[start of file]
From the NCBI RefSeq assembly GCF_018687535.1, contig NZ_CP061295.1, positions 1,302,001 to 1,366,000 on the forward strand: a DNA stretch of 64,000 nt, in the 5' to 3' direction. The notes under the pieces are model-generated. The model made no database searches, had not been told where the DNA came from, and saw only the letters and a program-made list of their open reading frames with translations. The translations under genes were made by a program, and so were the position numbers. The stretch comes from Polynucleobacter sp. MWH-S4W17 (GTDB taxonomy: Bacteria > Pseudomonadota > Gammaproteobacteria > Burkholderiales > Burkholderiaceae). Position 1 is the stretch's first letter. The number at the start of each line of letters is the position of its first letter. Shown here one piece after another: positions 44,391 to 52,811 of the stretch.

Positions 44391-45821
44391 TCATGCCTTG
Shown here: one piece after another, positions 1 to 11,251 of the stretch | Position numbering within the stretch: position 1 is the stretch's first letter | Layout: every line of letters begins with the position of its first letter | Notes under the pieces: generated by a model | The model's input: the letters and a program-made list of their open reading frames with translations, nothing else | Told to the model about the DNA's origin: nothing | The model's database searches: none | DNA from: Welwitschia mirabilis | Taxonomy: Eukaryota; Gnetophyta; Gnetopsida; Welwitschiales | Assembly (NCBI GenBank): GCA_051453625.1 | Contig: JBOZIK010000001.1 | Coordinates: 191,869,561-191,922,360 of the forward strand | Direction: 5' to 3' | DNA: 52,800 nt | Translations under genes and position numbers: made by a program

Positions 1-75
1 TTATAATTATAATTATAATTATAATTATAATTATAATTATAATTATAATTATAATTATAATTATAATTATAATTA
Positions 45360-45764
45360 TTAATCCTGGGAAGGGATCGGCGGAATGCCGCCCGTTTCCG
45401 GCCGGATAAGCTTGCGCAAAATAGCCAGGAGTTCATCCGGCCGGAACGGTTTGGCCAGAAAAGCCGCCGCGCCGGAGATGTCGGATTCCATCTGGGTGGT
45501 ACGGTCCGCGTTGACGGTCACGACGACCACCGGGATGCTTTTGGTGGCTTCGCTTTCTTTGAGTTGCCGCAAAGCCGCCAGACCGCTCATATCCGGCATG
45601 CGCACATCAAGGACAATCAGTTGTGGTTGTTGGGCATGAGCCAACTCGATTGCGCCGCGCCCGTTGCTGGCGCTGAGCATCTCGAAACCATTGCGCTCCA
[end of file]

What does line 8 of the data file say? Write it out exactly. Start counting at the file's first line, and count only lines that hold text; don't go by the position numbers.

45360 TTAATCCTGGGAAGGGATCGGCGGAATGCCGCCCGTTTCCG